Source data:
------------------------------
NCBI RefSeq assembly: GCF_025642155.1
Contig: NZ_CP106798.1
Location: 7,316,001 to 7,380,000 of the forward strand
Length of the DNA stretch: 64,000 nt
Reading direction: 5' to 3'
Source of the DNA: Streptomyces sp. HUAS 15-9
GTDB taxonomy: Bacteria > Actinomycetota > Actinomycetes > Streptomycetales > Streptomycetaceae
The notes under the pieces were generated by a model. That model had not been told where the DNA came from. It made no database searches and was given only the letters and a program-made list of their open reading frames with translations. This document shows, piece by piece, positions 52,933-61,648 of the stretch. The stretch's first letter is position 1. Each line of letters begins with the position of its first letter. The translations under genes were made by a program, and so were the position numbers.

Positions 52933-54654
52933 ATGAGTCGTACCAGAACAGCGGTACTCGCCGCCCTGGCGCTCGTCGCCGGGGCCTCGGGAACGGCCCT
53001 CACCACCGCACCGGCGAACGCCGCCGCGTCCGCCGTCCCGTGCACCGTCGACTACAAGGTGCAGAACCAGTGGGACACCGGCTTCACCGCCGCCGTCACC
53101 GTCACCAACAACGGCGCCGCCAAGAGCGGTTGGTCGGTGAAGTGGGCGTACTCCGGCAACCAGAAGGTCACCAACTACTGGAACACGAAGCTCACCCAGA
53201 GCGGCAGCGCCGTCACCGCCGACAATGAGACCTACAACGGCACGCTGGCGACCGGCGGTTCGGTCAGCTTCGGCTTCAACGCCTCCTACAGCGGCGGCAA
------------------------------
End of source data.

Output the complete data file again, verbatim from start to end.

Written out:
NCBI RefSeq assembly: GCF_025642155.1
Contig: NZ_CP106798.1
Location: 7,316,001 to 7,380,000 of the forward strand
Length of the DNA stretch: 64,000 nt
Reading direction: 5' to 3'
Source of the DNA: Streptomyces sp. HUAS 15-9
GTDB taxonomy: Bacteria > Actinomycetota > Actinomycetes > Streptomycetales > Streptomycetaceae
The notes under the pieces were generated by a model. That model had not been told where the DNA came from. It made no database searches and was given only the letters and a program-made list of their open reading frames with translations. This document shows, piece by piece, positions 52,933-61,648 of the stretch. The stretch's first letter is position 1. Each line of letters begins with the position of its first letter. The translations under genes were made by a program, and so were the position numbers.

Positions 52933-54654
52933 ATGAGTCGTACCAGAACAGCGGTACTCGCCGCCCTGGCGCTCGTCGCCGGGGCCTCGGGAACGGCCCT
53001 CACCACCGCACCGGCGAACGCCGCCGCGTCCGCCGTCCCGTGCACCGTCGACTACAAGGTGCAGAACCAGTGGGACACCGGCTTCACCGCCGCCGTCACC
53101 GTCACCAACAACGGCGCCGCCAAGAGCGGTTGGTCGGTGAAGTGGGCGTACTCCGGCAACCAGAAGGTCACCAACTACTGGAACACGAAGCTCACCCAGA
53201 GCGGCAGCGCCGTCACCGCCGACAATGAGACCTACAACGGCACGCTGGCGACCGGCGGTTCGGTCAGCTTCGGCTTCAACGCCTCCTACAGCGGCGGCAA